This study examines the L2 selves of ten students studying upper-intermediate or advanced Japanese at an Australian university. Through analysis of interviews and students’ diary entries about Japanese-related experiences in their daily lives, the study examines the types of L2 selves the students construct, and how these constructions are influenced by the students’ responses to their L2 experiences. The findings reveal that the students were all successful at envisioning themselves as someone using Japanese for work and/or leisure in the future, although the ideal L2 self of each student differed considerably in its contents and elaborateness. The study further demonstrates that students’ L2 selves were often multi-faceted, and could change even within short periods of time. It also indicates that the students engaged with a wide range of Japanese-related activities and experiences in and beyond the classroom, and that their process of making meaning from such emerging L2 experiences significantly impacted the construction of their L2 selves.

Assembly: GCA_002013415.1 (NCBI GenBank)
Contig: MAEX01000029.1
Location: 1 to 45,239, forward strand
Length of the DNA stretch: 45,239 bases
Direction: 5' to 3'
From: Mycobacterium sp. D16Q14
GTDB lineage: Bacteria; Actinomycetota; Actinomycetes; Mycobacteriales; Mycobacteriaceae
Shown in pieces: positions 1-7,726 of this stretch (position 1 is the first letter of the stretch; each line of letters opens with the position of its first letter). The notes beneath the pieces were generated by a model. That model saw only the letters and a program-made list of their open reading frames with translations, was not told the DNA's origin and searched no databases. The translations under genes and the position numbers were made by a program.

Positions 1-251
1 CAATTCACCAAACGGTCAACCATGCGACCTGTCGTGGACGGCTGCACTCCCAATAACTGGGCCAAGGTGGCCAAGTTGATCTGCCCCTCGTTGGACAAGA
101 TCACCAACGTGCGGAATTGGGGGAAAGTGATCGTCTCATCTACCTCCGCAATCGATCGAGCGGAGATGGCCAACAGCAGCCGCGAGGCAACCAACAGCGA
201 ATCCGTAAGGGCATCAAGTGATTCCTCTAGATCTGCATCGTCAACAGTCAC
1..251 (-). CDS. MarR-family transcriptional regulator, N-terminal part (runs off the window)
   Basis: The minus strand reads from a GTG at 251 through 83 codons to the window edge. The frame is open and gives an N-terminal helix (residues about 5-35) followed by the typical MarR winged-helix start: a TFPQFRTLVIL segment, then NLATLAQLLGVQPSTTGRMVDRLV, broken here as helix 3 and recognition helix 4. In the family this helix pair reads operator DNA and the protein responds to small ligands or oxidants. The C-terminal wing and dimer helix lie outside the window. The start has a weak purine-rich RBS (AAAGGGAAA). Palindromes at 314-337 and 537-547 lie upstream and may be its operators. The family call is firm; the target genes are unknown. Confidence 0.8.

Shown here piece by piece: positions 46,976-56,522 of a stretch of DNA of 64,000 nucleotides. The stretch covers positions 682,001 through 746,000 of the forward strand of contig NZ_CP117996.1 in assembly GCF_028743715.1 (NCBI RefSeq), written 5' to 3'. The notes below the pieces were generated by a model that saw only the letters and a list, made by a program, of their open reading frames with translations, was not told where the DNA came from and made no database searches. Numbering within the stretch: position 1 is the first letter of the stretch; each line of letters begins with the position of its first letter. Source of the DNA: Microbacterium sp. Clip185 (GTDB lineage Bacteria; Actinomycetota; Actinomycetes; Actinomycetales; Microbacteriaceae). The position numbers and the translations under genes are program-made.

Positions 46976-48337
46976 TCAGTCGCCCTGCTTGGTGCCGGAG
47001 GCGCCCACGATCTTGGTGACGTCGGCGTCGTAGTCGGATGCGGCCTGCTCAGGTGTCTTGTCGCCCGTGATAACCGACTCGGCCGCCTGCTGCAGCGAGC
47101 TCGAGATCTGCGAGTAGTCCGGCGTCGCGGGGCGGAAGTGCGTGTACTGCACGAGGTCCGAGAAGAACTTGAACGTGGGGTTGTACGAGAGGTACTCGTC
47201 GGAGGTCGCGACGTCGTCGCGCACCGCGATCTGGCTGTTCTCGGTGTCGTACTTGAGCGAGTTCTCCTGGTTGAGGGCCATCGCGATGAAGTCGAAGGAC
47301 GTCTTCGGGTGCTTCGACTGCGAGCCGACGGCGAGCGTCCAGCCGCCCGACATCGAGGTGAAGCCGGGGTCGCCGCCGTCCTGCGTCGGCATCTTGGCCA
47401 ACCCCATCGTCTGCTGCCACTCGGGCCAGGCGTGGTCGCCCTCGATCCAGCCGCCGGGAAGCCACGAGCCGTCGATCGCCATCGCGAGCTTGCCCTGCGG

|Number of pages||19|
|Journal||Electronic Journal of Foreign Language Teaching|
|Publication status||Published - 2016|